London Korean Film Festival: The Outlaws (Crime City)

The Outlaws aka Crime City
The Outlaws (Crime City)
Directed by Kang Yun-sung
Starring Don Lee, Yoon Kye-sang and Cho Cha-yun
Screening at LKFF October 27th, 2017

by Richard Hamer

Still playing in Korean cinemas at the time of its London screening, The Outlaws is doing great box office. It’s not hard to see why: Fresh from blockbuster hit Train to Busan, heavyweight star Dong-seok Ma (Don Lee) plays a cop at the centre of a violent, breathlessly exciting operation to find and arrest an entire Chinese-Korean gang that have taken over the Garibong-dong neighbourhood of Seoul.

Based (I suspect very loosely) on the real-life 2007 event known as the “Heuksapa Incident”, detective Ma Suk-Do (Lee) and his understaffed team of hard-bitten cops struggle to maintain order in a district split between several competing gangs. Protection rackets, illegal gambling and prostitution are rife. Stabbings are an everyday occurrence. Into the mix comes the unstoppable, sadistic Jang Chen (Yoon Kye-sang), who all-but single-handedly sends the entire neighbourhood spiraling into all-out war. To bring order to the streets, Ma Suk-Do has no choice but to build up a case to arrest the gangsters. All of them.

The Outlaws is a well-crafted, assured action thriller. It brings little new to the table, but delivers on its genre promises with confidence and surprising humour. Dong-seok Ma is every inch the star, his performance combines a dominating physical presence with a light, entertaining touch. He brings warmth and momentum to a film that threatens to bog itself down in gross violence and torture; the camaraderie between him and his squad rescuing it from too much all-out bleakness.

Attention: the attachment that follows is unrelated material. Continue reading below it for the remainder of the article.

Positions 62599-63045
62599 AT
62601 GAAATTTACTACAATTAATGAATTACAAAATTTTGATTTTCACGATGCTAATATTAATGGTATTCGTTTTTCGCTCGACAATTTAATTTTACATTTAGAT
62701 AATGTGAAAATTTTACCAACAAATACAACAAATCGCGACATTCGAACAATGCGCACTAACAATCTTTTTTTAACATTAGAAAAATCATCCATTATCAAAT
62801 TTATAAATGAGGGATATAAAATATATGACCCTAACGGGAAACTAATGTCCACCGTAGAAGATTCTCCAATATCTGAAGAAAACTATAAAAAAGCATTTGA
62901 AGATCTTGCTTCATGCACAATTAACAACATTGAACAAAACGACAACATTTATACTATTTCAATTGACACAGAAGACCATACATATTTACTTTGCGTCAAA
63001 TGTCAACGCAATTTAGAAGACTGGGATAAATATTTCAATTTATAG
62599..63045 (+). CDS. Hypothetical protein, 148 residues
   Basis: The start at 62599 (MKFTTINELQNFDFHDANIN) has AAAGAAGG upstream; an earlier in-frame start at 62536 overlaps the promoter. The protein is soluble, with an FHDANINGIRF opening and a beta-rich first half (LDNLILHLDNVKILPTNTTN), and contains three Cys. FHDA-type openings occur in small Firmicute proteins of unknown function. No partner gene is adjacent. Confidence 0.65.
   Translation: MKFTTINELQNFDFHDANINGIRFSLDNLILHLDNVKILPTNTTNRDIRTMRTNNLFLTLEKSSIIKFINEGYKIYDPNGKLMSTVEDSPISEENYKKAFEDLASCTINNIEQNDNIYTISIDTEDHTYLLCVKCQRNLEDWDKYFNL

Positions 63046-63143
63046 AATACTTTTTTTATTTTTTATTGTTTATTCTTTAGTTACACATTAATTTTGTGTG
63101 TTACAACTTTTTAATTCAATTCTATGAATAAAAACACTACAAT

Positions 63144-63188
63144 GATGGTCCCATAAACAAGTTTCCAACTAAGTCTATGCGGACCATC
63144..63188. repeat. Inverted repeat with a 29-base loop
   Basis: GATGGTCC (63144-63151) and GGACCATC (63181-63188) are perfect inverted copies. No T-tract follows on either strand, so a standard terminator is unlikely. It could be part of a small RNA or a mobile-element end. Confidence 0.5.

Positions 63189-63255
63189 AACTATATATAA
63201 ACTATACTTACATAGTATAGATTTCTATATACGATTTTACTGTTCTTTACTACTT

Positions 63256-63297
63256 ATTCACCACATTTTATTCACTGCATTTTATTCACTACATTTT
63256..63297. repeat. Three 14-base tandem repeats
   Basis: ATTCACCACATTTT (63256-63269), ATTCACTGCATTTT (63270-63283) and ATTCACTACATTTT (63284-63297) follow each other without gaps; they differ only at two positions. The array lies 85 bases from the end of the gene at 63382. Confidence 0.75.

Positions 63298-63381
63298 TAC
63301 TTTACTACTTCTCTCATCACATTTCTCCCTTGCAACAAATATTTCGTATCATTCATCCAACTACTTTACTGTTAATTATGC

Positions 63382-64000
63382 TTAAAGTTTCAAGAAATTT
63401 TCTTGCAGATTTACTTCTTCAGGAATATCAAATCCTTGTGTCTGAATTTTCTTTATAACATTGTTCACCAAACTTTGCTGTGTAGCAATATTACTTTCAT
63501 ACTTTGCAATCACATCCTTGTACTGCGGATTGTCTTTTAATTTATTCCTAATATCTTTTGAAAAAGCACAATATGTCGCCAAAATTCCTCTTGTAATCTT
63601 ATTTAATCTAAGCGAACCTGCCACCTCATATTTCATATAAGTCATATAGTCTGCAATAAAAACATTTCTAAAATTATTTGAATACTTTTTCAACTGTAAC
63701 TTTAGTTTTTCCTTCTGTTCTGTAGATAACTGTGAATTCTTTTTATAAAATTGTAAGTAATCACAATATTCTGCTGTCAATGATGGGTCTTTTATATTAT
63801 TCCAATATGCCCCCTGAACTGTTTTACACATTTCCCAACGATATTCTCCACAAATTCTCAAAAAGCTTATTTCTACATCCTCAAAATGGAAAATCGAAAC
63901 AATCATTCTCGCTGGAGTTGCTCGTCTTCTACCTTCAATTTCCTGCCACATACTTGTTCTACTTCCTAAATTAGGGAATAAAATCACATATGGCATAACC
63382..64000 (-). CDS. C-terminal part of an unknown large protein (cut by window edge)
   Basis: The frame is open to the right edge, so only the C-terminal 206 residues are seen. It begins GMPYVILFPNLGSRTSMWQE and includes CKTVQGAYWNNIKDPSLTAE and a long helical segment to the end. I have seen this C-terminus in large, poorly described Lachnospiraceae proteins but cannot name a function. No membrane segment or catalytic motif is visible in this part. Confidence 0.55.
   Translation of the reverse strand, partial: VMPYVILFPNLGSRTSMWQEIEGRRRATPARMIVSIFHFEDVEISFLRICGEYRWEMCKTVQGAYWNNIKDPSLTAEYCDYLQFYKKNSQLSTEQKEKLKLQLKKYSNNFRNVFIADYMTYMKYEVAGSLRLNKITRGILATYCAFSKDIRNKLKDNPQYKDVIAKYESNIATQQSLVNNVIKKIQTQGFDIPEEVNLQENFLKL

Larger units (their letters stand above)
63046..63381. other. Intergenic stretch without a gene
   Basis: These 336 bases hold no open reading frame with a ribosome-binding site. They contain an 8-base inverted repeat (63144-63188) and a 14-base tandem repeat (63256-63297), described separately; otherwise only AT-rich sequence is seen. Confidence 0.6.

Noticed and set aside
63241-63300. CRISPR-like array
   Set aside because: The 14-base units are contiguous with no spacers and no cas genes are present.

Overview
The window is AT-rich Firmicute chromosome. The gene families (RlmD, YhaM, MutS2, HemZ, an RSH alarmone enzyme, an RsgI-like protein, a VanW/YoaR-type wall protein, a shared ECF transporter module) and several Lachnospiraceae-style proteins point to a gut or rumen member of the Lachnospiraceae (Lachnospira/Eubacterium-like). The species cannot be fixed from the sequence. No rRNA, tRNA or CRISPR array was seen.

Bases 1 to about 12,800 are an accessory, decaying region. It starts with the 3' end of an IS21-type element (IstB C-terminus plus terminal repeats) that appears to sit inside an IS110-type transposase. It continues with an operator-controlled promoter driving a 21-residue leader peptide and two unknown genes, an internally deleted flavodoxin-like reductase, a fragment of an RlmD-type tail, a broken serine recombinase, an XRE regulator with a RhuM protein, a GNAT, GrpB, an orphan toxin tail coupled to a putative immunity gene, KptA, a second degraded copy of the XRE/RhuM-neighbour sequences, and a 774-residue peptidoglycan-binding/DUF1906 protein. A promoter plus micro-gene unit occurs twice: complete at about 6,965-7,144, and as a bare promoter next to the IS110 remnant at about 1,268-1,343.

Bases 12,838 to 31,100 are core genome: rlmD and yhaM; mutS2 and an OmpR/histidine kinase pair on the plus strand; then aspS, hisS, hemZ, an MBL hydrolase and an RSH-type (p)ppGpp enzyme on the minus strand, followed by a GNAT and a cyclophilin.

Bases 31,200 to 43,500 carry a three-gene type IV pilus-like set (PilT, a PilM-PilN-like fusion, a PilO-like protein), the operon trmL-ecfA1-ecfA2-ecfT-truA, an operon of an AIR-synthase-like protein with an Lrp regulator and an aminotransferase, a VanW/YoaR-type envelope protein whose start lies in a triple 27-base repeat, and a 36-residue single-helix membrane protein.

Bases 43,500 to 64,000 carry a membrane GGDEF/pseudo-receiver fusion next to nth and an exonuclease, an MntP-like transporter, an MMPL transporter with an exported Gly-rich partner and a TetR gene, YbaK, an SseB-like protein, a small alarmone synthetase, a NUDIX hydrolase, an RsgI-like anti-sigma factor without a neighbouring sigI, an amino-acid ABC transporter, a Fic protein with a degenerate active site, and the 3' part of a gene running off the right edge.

But there’s still plenty of violence, and as an action movie The Outlaws is a wildly successful one: Choreography is brutal, relying less on martial-arts showboating for its thrills, and more on the audience’s passionate desire to see its horrific villains get the ever-living shit beaten out of them. Its final battle is a real punch-the-air, borderline therapeutic delivery of vigilante justice: A real guilty pleasure.

This isn’t a movie you come to looking for subtle social commentary. Its central message – that crime flourishes when good communities fail to stand together – is undercooked, taking a back seat to two hours of carefully-plotted mayhem. Assuming you can stomach its penchant for dismemberment and stabbings, The Outlaws is thrilling, crowd-pleasing fare.


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